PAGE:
This is, incidentally, the vision Marx presented for his imaginary communist party (faction) in 1848: a coming-together of the most determined, most insightful, and most strategically-minded activists from the struggles of the day. Similar visions have been conjured up by many since: from Gramsci’s idea of the party enabling the proto-hegemonic alliance between the most conscious elements of urban workers, the rural poor and for that matter intellectuals (under working-class leadership); to some of the best radical left and left-green visions after 1968 of a “social movement party”. To mention these different histories is at once to indicate a sense of the common challenge, but also the vast differences that lie between them.
It is also worth noting that this “party” role can be carried out within an anti-authoritarian framework, geared to the coming-together of grassroots struggles which do not seek to have a common line or electoral programme, but rather seek to find what could be called their “highest common denominator” in the same process of mutual radicalisation that goes together with movement development in general. As in the 19th century or under conditions of clandestinity, it is important not to fetishise electoral politics or ideology as defining what a “party” is.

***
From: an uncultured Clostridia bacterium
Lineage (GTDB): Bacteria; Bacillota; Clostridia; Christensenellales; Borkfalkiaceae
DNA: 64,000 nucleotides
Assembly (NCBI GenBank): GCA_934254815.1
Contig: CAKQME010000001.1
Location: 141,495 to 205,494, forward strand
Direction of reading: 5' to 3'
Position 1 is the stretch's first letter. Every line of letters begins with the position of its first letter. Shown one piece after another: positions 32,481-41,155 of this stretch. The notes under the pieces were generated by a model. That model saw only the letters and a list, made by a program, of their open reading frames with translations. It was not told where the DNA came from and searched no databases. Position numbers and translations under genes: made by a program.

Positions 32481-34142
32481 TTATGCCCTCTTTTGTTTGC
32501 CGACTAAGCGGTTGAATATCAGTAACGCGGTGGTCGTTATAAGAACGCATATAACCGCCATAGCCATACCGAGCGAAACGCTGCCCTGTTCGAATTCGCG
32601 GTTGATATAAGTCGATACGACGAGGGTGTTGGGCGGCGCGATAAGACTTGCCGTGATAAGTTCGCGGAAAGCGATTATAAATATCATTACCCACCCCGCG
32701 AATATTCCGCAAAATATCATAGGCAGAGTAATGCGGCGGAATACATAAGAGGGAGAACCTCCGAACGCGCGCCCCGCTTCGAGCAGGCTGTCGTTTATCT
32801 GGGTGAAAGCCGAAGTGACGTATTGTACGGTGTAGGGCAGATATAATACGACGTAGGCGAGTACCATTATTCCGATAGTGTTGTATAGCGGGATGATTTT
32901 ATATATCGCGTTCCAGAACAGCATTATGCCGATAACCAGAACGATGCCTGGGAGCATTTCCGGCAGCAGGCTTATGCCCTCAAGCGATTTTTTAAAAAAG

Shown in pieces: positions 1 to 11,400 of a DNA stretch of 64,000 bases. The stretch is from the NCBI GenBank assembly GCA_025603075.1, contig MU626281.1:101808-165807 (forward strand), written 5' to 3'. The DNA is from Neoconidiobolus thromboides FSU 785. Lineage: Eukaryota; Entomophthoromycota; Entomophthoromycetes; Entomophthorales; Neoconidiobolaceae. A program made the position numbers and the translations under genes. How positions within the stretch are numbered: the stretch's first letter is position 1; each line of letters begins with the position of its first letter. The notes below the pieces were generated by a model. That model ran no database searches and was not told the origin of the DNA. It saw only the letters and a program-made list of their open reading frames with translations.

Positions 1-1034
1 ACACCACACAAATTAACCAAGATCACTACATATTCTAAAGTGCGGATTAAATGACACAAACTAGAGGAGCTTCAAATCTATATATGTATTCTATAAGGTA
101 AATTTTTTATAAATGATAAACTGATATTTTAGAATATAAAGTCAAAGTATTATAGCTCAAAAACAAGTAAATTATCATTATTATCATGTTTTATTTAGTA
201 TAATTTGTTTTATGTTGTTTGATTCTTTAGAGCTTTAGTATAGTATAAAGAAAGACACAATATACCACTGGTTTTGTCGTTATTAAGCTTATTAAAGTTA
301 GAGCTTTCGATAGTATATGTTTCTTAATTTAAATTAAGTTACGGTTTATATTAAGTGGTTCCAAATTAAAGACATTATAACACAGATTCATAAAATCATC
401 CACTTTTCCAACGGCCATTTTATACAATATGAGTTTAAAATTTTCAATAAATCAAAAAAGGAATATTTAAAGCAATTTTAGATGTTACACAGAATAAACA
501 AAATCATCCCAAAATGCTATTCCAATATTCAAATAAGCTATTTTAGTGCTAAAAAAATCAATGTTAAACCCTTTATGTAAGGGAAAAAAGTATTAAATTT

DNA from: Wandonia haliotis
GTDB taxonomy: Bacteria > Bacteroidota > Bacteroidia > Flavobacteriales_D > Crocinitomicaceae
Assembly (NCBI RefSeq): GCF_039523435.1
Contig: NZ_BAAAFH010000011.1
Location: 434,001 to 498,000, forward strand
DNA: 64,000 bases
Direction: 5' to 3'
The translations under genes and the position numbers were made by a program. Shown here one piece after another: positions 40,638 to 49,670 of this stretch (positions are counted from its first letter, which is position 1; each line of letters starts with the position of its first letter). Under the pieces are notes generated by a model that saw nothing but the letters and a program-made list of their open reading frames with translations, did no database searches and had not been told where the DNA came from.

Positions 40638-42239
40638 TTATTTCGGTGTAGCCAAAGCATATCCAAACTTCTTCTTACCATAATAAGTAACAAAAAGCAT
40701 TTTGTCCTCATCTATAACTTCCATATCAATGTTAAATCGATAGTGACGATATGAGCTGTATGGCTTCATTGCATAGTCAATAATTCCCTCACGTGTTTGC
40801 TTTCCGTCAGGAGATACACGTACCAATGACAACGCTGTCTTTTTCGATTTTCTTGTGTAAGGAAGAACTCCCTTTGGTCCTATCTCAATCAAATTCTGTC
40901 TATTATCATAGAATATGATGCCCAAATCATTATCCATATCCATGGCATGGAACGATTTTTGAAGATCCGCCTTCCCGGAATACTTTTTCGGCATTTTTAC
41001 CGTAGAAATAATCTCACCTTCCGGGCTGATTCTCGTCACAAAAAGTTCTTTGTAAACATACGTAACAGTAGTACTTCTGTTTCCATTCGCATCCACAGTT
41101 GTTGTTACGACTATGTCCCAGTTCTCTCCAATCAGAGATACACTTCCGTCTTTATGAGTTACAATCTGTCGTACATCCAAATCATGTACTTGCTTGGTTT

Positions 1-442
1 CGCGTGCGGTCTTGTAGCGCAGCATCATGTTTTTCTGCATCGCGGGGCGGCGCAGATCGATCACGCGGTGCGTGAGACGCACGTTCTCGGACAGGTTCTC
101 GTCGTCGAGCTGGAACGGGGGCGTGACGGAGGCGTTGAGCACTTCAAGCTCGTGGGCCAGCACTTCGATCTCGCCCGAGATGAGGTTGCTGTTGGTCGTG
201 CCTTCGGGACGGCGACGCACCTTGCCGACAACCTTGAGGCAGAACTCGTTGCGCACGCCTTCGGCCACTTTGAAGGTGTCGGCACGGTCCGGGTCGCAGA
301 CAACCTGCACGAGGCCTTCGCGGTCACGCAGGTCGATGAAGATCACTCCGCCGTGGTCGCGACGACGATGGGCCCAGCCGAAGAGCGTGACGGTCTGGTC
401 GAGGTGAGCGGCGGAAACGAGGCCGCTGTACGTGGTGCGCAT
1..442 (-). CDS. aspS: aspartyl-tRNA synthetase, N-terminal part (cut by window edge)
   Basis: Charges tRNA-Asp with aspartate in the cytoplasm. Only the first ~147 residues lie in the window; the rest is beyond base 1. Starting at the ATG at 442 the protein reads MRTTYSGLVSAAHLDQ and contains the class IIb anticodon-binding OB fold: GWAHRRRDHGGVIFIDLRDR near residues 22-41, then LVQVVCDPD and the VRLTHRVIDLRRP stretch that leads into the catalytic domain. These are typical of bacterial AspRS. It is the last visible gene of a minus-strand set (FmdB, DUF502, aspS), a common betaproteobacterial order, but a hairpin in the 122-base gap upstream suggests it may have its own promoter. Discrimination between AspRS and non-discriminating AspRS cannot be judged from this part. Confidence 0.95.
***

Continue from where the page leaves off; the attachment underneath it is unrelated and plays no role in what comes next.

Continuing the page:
From a Marxist point of view, as I have argued elsewhere, the real question is not whether “the party” is a good or bad thing for movements in the abstract, separate from any consideration of the level of movement development or the concrete organisational nature of a specific party. Rather, a party is a good thing for movement development precisely to the extent that it actively contributes towards connecting previously separate struggles, bringing large sections of these movements with it in a real process of deepening political consciousness in ways that arise organically out of movements’ own needs and learning processes, and in this way helping what Lukács called “the point of view of totality”, of the whole social order, to become visible and contested in ways that are connected to real social agency rather than an abstract idea.